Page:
Modifying Child Custody Orders
When a divorce involves children, the North Carolina court system may have to help the parents determine how the children will spend their time between the two parents. In an earlier post, we briefly discussed child custody orders and explained that they were somewhat of a last resort in instances where the parents themselves could not agree on a custody arrangement.
After a custody order is set into place, it is usually in the best interests of everybody involved to abide by the order. However, custody orders are not set in stone. The courts can revisit them. Therefore, sometimes, one party will seek to modify a prior custody order.
According to North Carolina law, and as reaffirmed in a recent North Carolina Court of Appeals case, Laprade v. Barry, in order to modify a court child custody order, the party that argues for modification must show that a substantial change of circumstances is affecting the welfare of the child at issue. This change does not have to be a negative or harmful change against the child—it must simply be a substantial change.
After analyzing the evidence, if the court determines that a substantial change has occurred or is occurring, the court must then determine whether it would be in the best interests of the child to modify the custody order. When it comes to child custody issues, the courts generally want to know whether a certain decision will or will not be in the best interests of the child. So, if a custody order modification is not in the best interests of the child, then the parents must continue to abide by the existing custody order.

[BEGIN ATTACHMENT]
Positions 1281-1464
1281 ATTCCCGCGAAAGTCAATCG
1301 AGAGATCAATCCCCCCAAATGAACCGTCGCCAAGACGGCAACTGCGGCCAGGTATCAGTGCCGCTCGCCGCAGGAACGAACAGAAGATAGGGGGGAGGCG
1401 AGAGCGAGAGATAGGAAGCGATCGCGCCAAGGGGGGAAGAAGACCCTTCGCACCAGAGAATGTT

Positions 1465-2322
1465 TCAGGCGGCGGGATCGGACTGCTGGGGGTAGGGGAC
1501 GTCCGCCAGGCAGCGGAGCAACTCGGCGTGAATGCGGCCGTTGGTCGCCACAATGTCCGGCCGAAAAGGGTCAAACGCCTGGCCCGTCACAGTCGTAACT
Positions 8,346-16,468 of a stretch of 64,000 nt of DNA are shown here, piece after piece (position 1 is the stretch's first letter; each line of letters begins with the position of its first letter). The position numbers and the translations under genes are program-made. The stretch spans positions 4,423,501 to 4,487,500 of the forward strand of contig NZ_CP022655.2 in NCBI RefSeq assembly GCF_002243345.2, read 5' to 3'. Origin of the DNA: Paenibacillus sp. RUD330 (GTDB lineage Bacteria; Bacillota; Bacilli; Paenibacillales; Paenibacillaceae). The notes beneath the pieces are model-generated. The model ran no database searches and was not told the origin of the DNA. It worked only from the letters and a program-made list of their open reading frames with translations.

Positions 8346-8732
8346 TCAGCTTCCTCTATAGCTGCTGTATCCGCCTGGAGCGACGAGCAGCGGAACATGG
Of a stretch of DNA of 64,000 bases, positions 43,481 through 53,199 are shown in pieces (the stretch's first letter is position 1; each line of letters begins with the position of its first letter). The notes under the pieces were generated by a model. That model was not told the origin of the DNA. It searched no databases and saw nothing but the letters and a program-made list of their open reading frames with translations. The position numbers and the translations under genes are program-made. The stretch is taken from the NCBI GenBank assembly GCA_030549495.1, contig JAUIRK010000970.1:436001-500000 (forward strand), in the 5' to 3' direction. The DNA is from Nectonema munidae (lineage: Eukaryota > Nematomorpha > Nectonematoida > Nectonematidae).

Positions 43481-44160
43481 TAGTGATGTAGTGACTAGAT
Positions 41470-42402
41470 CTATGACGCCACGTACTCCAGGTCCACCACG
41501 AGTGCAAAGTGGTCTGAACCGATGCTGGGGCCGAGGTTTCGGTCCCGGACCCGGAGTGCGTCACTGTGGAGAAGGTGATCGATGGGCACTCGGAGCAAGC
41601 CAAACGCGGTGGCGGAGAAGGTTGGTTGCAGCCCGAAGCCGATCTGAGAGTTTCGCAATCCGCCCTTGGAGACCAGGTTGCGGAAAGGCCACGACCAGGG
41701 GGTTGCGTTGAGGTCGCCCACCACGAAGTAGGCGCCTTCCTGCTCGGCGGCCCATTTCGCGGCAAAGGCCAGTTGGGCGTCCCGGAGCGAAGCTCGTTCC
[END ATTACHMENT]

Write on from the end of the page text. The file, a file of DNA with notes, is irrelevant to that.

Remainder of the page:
In Laprade, the family had an existing custody order. The court gave primary physical care and custody to the father. The mother had secondary custody, and this was primarily because of actions she would take, such as repeatedly taking the child to the doctor alleging abuse from the father and reaching out to law enforcement with false claims.
In April of 2014, the mother argued that there was a substantial change of circumstances, pointing to things such as how the father’s girlfriend was the one primarily taking care of the child when it came time for the child to be with the father. After analyzing the evidence in the case, the court concluded that the circumstances had changed. For instance, the mother no longer took the child for unnecessary doctor visits and she no longer contacted law enforcement unnecessarily. Thus, in the court’s eyes, the mother’s circumstances changed for the better.
On the other hand, the father’s did not; they worsened. In fact, the court indicated that the father had poor communication habits with the mother, would not allow the child to talk to the mother in private while under his care, and refused to give the mother his girlfriend’s contact information even though the girlfriend substantially cared for the child.
Ultimately, according to the court, there was a substantial change of circumstances, and the best interests of the child would dictate to modify the custody order.
Your Child Custody Order
Going through a divorce can be tough. When children are involved, things might become harder. However, they do not have to be unbearable. We want to make sure that you get the custody arrangement that you deserve with your children. That is why we are here ready to help you through the process. Make sure to contact Powers Landreth PLLC in Charlotte today with your child custody needs.Learn More